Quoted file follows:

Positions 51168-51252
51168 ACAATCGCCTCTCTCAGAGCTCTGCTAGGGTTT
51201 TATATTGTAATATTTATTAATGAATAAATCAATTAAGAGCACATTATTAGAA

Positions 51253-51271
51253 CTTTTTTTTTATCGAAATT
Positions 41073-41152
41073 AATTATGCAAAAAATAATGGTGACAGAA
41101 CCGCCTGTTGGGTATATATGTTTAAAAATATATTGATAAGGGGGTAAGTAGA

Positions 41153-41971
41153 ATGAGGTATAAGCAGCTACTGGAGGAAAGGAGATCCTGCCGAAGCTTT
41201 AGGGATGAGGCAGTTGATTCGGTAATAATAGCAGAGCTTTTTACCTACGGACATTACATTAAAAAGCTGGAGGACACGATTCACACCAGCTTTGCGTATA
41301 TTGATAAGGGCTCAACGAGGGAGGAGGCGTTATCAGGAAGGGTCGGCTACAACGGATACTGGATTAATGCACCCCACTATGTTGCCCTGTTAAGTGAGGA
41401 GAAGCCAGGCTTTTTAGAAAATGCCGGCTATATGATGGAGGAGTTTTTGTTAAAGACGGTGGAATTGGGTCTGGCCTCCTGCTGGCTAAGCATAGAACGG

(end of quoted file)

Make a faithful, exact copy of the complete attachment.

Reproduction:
Positions 51168-51252
51168 ACAATCGCCTCTCTCAGAGCTCTGCTAGGGTTT
51201 TATATTGTAATATTTATTAATGAATAAATCAATTAAGAGCACATTATTAGAA

Positions 51253-51271
51253 CTTTTTTTTTATCGAAATT
Positions 41073-41152
41073 AATTATGCAAAAAATAATGGTGACAGAA
41101 CCGCCTGTTGGGTATATATGTTTAAAAATATATTGATAAGGGGGTAAGTAGA

Positions 41153-41971
41153 ATGAGGTATAAGCAGCTACTGGAGGAAAGGAGATCCTGCCGAAGCTTT
41201 AGGGATGAGGCAGTTGATTCGGTAATAATAGCAGAGCTTTTTACCTACGGACATTACATTAAAAAGCTGGAGGACACGATTCACACCAGCTTTGCGTATA
41301 TTGATAAGGGCTCAACGAGGGAGGAGGCGTTATCAGGAAGGGTCGGCTACAACGGATACTGGATTAATGCACCCCACTATGTTGCCCTGTTAAGTGAGGA
41401 GAAGCCAGGCTTTTTAGAAAATGCCGGCTATATGATGGAGGAGTTTTTGTTAAAGACGGTGGAATTGGGTCTGGCCTCCTGCTGGCTAAGCATAGAACGG